-Selflessly gave his only begotten son so that we may have life! (John 3:16)

-Left the 99 sheep to find the lost 1. (Matthew 18:12)

-Lavished grace upon a woman who was seconds away from being stoned to death, guilty of adultery, and forgave her when she didn’t deserve it. (John 8:1-11)

And it is this same kind of deep love, proved over and over on each page of Scripture, that:

-Gives justice to the weak and the fatherless; maintains the right of the afflicted and the destitute. (Psalm 82:3)

-Raises up the poor from the dust; lifts the needy from the ash heap to make them sit with princes and inherit a seat of honor. (1 Samuel 2:8)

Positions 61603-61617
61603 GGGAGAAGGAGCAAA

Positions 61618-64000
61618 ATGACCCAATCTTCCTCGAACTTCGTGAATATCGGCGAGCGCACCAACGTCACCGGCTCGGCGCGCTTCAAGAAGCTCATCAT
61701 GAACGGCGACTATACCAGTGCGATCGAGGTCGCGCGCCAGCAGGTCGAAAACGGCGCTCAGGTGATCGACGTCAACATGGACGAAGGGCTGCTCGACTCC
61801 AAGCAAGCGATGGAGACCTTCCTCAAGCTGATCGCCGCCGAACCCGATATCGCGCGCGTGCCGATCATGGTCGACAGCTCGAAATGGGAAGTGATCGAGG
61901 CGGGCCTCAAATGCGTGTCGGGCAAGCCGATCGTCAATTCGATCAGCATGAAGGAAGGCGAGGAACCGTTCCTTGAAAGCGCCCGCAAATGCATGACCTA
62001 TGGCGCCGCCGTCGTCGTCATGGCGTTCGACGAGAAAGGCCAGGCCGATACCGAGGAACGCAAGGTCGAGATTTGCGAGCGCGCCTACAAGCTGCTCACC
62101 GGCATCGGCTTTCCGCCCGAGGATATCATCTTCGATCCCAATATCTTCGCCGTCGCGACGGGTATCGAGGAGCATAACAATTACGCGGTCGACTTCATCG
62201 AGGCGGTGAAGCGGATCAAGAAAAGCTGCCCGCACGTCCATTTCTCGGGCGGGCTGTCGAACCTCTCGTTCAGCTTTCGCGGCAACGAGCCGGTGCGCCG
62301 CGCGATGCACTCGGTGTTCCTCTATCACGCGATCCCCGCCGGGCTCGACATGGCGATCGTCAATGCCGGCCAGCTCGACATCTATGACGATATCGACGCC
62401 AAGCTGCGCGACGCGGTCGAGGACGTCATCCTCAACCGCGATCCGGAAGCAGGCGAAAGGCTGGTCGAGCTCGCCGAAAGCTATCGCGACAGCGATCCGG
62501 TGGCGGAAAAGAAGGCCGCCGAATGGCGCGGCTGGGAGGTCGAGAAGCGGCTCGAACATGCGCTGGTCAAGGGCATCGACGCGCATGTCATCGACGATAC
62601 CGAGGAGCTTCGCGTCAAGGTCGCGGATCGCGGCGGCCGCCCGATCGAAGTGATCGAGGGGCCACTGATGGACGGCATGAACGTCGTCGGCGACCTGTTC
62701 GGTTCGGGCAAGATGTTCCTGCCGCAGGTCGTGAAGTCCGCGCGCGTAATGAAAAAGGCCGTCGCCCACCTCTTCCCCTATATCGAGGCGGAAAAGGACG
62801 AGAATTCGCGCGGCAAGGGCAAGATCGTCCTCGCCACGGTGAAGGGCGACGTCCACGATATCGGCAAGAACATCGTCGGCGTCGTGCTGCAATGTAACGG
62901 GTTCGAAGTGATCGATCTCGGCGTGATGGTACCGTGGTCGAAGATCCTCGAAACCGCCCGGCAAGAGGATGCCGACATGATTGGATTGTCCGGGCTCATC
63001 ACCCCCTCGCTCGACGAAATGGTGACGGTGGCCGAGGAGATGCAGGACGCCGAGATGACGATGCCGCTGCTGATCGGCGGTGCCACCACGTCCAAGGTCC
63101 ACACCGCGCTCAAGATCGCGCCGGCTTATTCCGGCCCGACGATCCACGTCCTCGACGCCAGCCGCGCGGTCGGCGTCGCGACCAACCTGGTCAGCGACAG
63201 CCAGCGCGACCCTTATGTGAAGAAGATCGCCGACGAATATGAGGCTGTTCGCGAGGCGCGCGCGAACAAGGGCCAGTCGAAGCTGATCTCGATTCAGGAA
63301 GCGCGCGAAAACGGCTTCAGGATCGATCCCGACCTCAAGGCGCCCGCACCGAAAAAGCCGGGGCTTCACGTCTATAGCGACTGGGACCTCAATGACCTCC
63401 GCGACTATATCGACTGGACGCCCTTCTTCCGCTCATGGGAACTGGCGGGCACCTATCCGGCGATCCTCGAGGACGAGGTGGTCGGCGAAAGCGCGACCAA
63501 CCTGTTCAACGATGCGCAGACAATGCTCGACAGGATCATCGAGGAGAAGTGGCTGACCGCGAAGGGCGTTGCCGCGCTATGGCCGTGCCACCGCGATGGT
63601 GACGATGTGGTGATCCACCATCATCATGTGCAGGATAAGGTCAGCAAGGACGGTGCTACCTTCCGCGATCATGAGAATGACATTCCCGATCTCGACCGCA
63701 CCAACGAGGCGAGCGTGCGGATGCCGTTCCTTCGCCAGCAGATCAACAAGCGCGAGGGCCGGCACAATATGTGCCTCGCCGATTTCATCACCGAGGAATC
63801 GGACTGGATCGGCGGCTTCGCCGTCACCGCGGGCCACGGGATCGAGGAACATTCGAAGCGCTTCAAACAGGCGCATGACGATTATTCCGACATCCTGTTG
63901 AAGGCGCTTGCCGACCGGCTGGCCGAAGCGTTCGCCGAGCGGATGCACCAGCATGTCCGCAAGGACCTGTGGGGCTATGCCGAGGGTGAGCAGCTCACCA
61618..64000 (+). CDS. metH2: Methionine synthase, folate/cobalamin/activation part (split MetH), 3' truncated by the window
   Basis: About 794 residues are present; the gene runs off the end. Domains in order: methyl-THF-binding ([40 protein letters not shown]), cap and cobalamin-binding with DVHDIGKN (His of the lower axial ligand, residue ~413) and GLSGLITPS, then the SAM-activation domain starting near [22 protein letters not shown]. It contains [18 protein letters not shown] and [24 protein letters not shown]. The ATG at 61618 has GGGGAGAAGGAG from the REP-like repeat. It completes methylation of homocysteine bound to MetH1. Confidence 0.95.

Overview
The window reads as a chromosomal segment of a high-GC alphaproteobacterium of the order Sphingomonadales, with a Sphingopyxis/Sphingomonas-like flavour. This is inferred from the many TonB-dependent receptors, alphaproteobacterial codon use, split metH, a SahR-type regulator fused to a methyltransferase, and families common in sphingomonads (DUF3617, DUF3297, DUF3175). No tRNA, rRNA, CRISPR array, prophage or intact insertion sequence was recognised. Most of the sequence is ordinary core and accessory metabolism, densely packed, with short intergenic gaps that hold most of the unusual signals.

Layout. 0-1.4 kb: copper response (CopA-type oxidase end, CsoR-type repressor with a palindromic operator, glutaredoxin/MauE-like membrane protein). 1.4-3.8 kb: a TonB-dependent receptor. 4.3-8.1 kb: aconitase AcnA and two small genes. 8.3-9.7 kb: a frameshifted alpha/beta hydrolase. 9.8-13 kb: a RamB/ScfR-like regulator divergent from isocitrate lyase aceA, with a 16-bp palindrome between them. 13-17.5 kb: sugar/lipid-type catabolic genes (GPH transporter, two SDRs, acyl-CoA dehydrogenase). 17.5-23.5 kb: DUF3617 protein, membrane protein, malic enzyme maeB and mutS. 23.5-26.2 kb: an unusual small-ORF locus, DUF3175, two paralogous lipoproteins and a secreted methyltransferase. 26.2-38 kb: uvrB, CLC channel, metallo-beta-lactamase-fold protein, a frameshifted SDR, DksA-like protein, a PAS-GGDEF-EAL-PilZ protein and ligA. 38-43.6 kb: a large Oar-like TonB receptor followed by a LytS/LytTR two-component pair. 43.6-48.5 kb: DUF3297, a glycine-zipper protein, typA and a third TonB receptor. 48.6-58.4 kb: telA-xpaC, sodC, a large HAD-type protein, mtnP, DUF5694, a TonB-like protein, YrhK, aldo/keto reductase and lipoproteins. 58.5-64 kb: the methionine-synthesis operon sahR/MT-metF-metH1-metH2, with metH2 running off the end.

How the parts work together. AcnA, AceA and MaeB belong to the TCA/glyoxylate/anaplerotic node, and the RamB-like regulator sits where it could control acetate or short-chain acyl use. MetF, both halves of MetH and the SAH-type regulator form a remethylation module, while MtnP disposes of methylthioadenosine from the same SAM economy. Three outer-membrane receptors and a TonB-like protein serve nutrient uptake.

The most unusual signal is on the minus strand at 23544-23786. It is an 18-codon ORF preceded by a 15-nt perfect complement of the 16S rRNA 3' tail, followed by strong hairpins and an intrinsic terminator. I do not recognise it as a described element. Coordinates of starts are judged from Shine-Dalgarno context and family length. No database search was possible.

So, if the evidence of God within the body of Christ is one who bears fruit, and the first fruit of the Spirit is love, then a “too bad” response to the humanitarian crisis at the border is not good enough. If we do not have compassion, that deep, deep kind of love that made Jesus stay on the cross even while looking into the eyes of those crucifying him, then what do we have? Do we wish to follow Christ? Then we must follow his command of love. Do we wish to be first? Then we must be last. We must love our neighbor before ourselves, we must take up our crosses and lay our lives down. This is the message of love, this is the message of grace, this is the radical message of the gospel.